Apparently manufacturers are no longer allowed to state which particular version of this do-everything-sometimes wiring protocol they are using in their product. In other words you no longer will be readily able to glean which generation of HDMI a product is offering. This is a recent mandate from the consortium responsible for this connectivity protocol and is no doubt a result of the confusion that is associated with versions 1.1 through to 1.4. I find it interesting that they are able to mandate the representation of the specification to consumers, possibly not though in the consumers best interests ...the manufacturers will not even be allowed to write the HDMI version number in the manual. If they do they will not be allowed to renew their manufacturing license.

These licenses are strongly policed, the original example in the audio industry is of course the Dolby corporation who are the absolute specialists in litigation of transgressors of their ubiquitous technologies. Currently there is a Blu Ray mechanism that is known for it's ability to have chip additive and become zone bypassable. Word is that they are going to suffer the heavy hand of consortium legal action ... please keep your heads down Mr BBK mechanism...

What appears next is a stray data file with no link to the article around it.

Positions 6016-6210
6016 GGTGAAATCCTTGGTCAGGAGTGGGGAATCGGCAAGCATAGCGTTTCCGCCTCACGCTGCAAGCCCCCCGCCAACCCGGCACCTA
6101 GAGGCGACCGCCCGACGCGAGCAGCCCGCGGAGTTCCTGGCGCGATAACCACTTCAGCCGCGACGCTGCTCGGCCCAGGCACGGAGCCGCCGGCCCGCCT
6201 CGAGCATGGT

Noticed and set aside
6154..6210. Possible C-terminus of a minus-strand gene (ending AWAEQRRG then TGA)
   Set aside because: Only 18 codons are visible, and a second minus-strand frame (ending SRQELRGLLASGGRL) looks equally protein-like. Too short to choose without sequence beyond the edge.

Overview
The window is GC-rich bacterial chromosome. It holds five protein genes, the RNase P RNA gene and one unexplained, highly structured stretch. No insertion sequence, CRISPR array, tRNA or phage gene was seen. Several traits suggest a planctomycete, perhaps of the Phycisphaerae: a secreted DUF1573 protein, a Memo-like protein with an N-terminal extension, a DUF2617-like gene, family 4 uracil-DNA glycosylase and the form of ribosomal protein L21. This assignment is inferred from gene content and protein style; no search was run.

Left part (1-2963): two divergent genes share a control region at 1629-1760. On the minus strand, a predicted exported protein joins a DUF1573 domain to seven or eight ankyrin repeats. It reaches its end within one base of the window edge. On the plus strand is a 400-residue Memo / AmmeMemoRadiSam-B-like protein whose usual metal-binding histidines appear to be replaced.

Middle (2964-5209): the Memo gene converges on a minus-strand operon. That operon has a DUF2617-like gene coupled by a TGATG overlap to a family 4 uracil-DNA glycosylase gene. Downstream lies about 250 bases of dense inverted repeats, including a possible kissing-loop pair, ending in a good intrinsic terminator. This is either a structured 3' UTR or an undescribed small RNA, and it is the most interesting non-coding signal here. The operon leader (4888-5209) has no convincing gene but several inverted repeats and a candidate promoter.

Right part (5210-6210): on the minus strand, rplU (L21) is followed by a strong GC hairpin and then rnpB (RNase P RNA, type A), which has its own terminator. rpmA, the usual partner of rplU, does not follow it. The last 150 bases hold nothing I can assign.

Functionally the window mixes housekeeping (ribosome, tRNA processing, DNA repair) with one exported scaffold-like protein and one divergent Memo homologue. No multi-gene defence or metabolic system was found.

In a typical AV Receiver there are no less than 29 of these licenses that have to be paid to the various interested bodies that own patents and rights to the technology concerned. Typically there will be a yearly up front fee and a price per unit made for each licence.
In the case of that aforesaid typical receiver they will add up to about $70 at manufacturers cost, once you work out the multipliers from raw cost to retail one can see that a substantial portion of your end price as a consumer is actually made up of license fees ..